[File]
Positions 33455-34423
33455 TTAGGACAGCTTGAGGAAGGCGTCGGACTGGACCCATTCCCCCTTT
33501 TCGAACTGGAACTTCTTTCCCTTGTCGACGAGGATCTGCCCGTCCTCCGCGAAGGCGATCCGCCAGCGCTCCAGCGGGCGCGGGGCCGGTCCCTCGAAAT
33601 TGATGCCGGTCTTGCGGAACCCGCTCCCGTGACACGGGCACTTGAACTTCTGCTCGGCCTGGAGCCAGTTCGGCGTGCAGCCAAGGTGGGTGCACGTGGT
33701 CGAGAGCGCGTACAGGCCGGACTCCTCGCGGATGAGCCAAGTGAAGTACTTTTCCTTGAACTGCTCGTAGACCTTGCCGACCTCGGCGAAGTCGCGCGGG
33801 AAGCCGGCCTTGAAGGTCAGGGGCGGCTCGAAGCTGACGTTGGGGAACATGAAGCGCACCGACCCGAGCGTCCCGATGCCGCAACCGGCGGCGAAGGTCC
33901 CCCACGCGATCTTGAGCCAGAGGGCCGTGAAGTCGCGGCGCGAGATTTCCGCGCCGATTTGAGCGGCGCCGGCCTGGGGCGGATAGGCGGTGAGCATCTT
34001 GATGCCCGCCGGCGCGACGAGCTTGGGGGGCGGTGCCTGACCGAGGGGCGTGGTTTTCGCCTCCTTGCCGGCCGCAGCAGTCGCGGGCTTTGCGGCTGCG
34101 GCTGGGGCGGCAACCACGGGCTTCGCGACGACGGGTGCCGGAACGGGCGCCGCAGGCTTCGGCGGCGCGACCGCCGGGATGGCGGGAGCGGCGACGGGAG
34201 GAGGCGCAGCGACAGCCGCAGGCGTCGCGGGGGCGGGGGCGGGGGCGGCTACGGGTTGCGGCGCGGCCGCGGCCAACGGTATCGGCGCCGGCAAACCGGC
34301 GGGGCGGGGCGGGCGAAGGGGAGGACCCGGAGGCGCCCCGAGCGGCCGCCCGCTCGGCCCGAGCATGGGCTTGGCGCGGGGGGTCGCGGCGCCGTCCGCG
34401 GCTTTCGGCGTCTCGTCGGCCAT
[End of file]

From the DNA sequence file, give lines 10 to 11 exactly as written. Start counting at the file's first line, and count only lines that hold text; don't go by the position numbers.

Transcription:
34201 GAGGCGCAGCGACAGCCGCAGGCGTCGCGGGGGCGGGGGCGGGGGCGGCTACGGGTTGCGGCGCGGCCGCGGCCAACGGTATCGGCGCCGGCAAACCGGC
34301 GGGGCGGGGCGGGCGAAGGGGAGGACCCGGAGGCGCCCCGAGCGGCCGCCCGCTCGGCCCGAGCATGGGCTTGGCGCGGGGGGTCGCGGCGCCGTCCGCG